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he was.

Mr. KNUTSON. Are you speaking of liquid corn? [Laughter.]

Mr. CROWTHER. The last time we discussed this matter of taxes on intoxicating liquor we had a man by the name of Smith, a distiller from Kentucky, before the committee, and he submitted a statement to us in response to our request, substantiating the figures that he had given us showing that with everything added, cost of barrels, corn, rye, yeast, labor, supervision, fuel, repairs, interest on plant, taxes, obsolescence and insurance, depreciation, office expense, 1 cent a gallon for dry feed, N. R. A. code cost 16 cents—which, of course, you do not have now---reasonable profit on investment, selling price to the trade in contract and thousand-barrel lots, 26 cents a barrel.

Mr. Van WINKLE. Well, maybe he can, but we cannot do it for double the price.

Mr. CROWTHER. That was the actual cost of making a barrel of whisky computed on four plants was $6.71 per barrel. At the No. 4 the cost was $5.22 per barrel.

Mr. VAN WINKLE. What was the gentleman's name?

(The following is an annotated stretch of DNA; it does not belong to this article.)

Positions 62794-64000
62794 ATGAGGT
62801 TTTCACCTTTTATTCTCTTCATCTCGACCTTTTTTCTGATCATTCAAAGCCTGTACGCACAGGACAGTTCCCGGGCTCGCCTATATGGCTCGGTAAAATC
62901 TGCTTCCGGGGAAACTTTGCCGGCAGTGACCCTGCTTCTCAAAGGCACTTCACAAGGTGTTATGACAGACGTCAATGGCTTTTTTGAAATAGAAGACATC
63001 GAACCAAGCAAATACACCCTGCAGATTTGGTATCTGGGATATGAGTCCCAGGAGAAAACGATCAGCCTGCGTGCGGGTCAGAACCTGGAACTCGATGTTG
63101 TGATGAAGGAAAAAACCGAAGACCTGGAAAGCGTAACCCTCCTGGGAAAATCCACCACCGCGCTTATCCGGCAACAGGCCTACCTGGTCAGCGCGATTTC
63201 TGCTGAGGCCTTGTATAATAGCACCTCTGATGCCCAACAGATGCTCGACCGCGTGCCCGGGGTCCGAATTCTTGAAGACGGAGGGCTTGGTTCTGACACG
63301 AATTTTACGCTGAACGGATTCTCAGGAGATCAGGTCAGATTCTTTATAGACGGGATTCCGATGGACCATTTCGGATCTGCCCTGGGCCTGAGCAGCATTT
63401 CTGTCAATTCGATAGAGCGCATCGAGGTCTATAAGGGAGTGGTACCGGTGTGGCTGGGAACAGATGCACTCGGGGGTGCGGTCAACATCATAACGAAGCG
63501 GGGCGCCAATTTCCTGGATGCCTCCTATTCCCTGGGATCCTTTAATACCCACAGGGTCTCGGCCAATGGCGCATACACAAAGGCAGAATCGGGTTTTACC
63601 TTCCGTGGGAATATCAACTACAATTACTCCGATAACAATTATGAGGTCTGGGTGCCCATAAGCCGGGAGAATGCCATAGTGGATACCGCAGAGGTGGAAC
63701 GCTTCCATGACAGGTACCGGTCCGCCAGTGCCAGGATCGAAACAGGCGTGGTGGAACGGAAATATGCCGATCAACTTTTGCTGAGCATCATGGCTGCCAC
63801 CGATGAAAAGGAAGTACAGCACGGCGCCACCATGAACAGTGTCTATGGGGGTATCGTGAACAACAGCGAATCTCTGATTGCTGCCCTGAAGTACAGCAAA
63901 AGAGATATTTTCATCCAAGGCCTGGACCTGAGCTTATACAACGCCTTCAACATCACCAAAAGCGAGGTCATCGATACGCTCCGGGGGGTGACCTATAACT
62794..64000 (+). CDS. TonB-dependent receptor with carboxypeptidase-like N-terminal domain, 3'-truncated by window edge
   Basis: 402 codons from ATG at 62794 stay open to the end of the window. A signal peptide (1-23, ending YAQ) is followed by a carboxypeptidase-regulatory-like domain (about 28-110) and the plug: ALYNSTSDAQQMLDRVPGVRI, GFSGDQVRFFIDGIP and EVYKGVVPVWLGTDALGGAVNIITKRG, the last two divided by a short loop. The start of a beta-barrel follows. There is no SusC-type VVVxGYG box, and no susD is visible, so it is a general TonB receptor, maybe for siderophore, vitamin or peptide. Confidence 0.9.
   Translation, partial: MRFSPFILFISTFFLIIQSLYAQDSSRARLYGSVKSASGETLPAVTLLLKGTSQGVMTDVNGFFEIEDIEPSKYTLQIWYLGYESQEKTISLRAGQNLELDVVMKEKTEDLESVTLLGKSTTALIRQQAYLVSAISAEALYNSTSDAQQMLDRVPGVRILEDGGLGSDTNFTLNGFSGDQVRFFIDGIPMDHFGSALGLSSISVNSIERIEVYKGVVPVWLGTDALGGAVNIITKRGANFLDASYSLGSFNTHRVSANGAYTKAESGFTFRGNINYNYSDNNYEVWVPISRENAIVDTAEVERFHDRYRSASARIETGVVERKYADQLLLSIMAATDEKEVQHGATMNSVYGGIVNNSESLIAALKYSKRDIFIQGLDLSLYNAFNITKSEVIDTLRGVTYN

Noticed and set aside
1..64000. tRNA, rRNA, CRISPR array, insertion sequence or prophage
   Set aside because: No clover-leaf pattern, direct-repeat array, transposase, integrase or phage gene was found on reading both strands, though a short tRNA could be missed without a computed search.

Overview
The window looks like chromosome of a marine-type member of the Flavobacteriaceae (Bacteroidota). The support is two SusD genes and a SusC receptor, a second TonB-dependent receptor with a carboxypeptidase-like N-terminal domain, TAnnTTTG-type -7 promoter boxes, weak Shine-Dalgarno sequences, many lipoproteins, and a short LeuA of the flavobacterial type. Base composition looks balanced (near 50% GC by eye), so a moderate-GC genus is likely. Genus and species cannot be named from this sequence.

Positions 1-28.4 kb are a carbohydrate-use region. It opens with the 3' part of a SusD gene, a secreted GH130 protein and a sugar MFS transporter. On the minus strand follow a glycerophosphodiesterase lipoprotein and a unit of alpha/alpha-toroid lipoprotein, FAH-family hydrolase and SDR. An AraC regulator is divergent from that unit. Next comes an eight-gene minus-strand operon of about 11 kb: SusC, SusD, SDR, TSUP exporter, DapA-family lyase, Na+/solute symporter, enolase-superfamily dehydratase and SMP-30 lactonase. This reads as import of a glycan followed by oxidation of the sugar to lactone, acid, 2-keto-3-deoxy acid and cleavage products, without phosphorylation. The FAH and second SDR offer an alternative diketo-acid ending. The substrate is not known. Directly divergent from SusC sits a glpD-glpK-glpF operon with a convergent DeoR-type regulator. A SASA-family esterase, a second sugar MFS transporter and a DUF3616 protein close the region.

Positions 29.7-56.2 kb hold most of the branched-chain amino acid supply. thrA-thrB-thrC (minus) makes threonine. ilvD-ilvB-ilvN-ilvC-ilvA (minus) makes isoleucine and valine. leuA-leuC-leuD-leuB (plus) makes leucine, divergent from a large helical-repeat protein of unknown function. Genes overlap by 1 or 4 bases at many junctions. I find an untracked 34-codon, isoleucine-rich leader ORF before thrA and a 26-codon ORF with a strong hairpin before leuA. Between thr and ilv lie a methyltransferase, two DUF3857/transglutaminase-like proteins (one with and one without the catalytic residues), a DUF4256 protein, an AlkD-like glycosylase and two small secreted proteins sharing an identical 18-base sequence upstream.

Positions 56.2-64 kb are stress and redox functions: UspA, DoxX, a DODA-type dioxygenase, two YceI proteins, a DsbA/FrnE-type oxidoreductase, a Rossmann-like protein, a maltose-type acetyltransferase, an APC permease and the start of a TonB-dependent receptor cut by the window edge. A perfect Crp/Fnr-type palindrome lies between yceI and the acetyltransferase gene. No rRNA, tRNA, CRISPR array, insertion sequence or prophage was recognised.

Mr. CROWTHER. Smith.

Mr. VAN WINKLE. We have no distiller by that name in Kentucky, that I know of.

Mr. CROWTHER. I wish you would see if you can find out who

Mr. Knutson. I remember his testimony. He interested me very much.

Mr. CROWTHER. He represented a group of four distillers, O'Flaherty Inc., Old Blue Ribbon, Old Woods Distillery Co. and Lincoln Springs Distilling Co., all in Kentucky.

Mr. VAN WINKLE. I will say that I do not know any of them, and I know every distillery in Kentucky, I think.

Mr. CROWTHER. You do not know any one of those distilleries? Mr. VAN WINKLE. I do not know a single one of them.

Mr. CROWTHER. Well, you have not given me a very satisfactory answer yet. Can you make whisky at a cost of 40 cents a gallon?

Mr. VAN WINKLE. I cannot make whisky for 40 cents, not what we call good whisky, not at that price, not in this day and age.

Mr. CROWTHER. Take whisky 4 years in bond, what does it cost?

Mr. VAN WINKLE. Well, I could not answer that. I can tell you what that will cost you 4 years from now. That is going to sell for just about what this 2-year-old whisky is selling for now. You will have plenty of cheap whisky in another 18 months. There will not be any complaint to register about that, because we will have plenty of whisky. The reason that bonded whisky is high in price is that during the prohibition era the Federal Government would not let us make any whisky except 3,000,000 gallons a year. That is all that they would let us make. Well, that is not enough to talk about. And what little there is of that left, naturally whoever has got a little of it, it is sort of like a fine horse, he wants a pretty good price for it.

Mr. CULLEN. Thank you, Mr. Van Winkle.